More trouble, yet again: Rising coal prices and costs of compliance with air pollution norms could render 70% of global coal plants uneconomical by 2040. | Image credit: Grist.org

Report: Drastic fall in number of coal plants in past 3 years, globally

Is coal going to be a thing of the past sooner than expected? It may just be if you go by the latest Boom and Bust report by Global Energy Monitor, which says there has been a drastic fall in the number of new coal plants over the past three years.

The report stated that since 2015, there has been an 84% drop in the number of new coal plants, 39% in 2018 alone. News reports are calling it a visible “peak coal”. In India, specifically, the report says the coal project pipeline has shrunk by 37GW – from 131.35GW in 2017 to 94GW in 2018. But the report’s authors warned that even emissions from existing coal plants were enough to breach the 2°C global warming limit.

China’s coal surge may spoil global climate targets

Can China single-handedly spoil the global coal-collapse momentum? Latest demands by China’s industry can. The country’s biggest power producers have asked Chinese government to allow them to develop between 300-500 new coal plants by 2030. This could mean China “could add a large coal power plant every 2 weeks for the next 12 years” reported Unearthed.

China is yet to adopt the industry’s proposal. According to the Global Energy Monitor report, China, last year, revived construction on several coal plants that it had previously shelved. Satellite images showed that China resumed construction on over 50 gigawatts (GW) of coal plants that had been put on hold in 2018, “ bucking a global shift away” from fossil fuels, reported Reuters.

The same survey also pointed out that  India had given approval to three major new coal plants ahead of the general elections next month. However, the report also stated that the capacity of coal projects in the pipeline declined by 37.4 GW. .

Report: Oil giants pumped a billion dollars in ads to undermine climate action

The five biggest oil giants – BP, Shell ExxonMobil, Chevron and Total – are spending around $200 million annually to block policies to tackle climate change, a new study has revealed. The five largest companies are using social media to oppose climate action. The study revealed that last year, ahead of of the US mid-term elections, the global oil giants spent $2 million on Facebook and Instagram ads to extol “benefits of increased fossil fuel production” The Guardian reported.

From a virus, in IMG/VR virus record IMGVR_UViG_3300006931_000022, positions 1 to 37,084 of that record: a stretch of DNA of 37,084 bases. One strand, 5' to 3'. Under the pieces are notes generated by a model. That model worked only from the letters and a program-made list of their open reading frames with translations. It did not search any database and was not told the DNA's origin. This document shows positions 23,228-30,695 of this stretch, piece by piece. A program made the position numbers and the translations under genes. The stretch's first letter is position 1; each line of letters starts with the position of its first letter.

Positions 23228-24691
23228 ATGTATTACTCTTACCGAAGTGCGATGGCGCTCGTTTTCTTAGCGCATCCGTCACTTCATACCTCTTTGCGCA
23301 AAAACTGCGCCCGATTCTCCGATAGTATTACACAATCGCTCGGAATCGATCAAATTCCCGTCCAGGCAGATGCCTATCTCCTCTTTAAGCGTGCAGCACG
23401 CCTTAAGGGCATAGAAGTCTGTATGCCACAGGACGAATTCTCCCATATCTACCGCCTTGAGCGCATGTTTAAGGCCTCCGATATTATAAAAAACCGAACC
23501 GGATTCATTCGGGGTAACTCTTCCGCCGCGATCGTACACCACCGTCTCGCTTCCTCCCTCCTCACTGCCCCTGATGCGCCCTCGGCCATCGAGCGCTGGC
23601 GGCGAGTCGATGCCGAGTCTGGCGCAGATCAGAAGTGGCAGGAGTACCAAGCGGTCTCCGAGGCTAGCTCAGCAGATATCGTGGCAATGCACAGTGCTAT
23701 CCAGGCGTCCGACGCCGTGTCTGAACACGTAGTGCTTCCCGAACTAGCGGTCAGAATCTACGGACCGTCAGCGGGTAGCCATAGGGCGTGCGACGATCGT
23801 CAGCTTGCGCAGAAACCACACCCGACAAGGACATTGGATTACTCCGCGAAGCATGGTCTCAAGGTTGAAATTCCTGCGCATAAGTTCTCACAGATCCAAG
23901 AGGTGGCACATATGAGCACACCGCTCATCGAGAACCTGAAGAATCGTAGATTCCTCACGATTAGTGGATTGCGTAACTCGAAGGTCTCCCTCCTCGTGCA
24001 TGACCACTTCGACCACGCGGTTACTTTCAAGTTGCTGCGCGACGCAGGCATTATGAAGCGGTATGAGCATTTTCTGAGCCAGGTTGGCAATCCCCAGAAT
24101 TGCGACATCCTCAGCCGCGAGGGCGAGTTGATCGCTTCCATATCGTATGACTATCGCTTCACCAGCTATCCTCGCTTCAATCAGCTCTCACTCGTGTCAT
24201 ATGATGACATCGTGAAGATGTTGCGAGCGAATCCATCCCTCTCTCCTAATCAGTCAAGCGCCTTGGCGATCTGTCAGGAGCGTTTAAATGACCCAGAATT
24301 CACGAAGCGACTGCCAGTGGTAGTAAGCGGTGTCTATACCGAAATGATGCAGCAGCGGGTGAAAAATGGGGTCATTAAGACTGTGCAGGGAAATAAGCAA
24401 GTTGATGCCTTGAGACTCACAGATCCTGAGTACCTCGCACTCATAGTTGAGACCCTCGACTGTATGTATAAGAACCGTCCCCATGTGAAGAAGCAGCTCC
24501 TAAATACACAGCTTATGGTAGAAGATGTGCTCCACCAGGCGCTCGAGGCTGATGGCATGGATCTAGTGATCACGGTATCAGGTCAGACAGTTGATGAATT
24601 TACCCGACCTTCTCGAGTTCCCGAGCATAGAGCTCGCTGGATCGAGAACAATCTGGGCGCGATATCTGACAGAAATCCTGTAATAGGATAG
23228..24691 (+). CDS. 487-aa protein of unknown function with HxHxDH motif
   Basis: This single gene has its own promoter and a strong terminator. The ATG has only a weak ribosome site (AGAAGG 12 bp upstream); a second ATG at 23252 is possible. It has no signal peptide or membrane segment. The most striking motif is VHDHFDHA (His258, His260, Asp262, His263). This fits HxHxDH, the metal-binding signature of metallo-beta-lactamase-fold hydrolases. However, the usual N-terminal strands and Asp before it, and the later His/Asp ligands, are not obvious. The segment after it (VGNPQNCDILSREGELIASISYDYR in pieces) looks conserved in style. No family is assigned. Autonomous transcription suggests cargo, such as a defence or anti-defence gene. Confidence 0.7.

A $13-million campaign by BP and Chevron successfully blocked a carbon tax in Washington state, the research said, adding that a million dollars were spent on social media ads alone. The report’s author, Edward Collins, told The Guardian: “Oil majors’ climate branding sounds increasingly hollow and their credibility is on the line. They publicly support climate action while lobbying against binding policy.” Since the countries signed the 2015 Paris deal, the oil and gas majors spent $1 billion on “misleading branding and lobbying.”

Study: Fossil fuel now pricier than solar or wind in US, coal to get out of race by 2025

According to a new study, around 75% of coal production in the US is more expensive than renewables to generate power for households. The study says the falling costs of solar and wind energy was enough to retire coal much faster than any policy change could. The study calculated the costs of coal power and compared it with that of renewables based on financial filings and data from the Energy Information Agency (EIA). The researchers found that 211GW  of current US coal capacity (74% coal fleet), is providing electricity that’s more expensive than wind or solar. The study says by 2025, wind and solar would  have “out-competed” the coal costs.

Carbon capture: Tata Steel, Shell, BP, and Drax join £1-million UK advisory group

The UK’s biggest greenhouse gas emitters Tata Steel, Shell, BP, Drax and Nation Grid have joined the country’s carbon capture and usage and storage group (CCUS) backed by £1 million of government funding. The CCUS technology is designed to capture CO2 emissions from the steel, cement and coal industry, before they are released in the atmosphere. Britain will also provide £170 million to develop “the world’s first net zero cluster of heavy industrial plants by 2040”. If implemented the plan is expected to cut out greenhouse gases from power plants and factories by the mid-2020s, reports says.

Czech utility CEZ to shut down 3 coal energy units mid-2020

Czech utility firm CEZ will shut down three coal energy units with over 1GW capacity in mid-2020 in order to phase out coal power plants in favour of zero-emission energy. Reuters reported: “The units account for around 5% of CEZ’s total annual capacity,”

Japan ministry vows to reject new coal plants after international criticism

Following criticism that Japan was not serious about curbing emissions and global warming, the country’s environment ministry said it will not approve construction of new coal-fired power plants to keep intact its international pledge of climate action.

Asahi Shimbun reported that since the triple meltdown at the Fukushima nuclear plant, which resulted in the loss of nuclear plants, power companies mostly drew up projects to construct coal-burning plants to secure stable electricity supplies. This “faster-than-anticipated” transition by the Japan, which buys 39% of Australian-mined thermal coal, would affect future volumes and the viability of some new mines, The Guardian reported.

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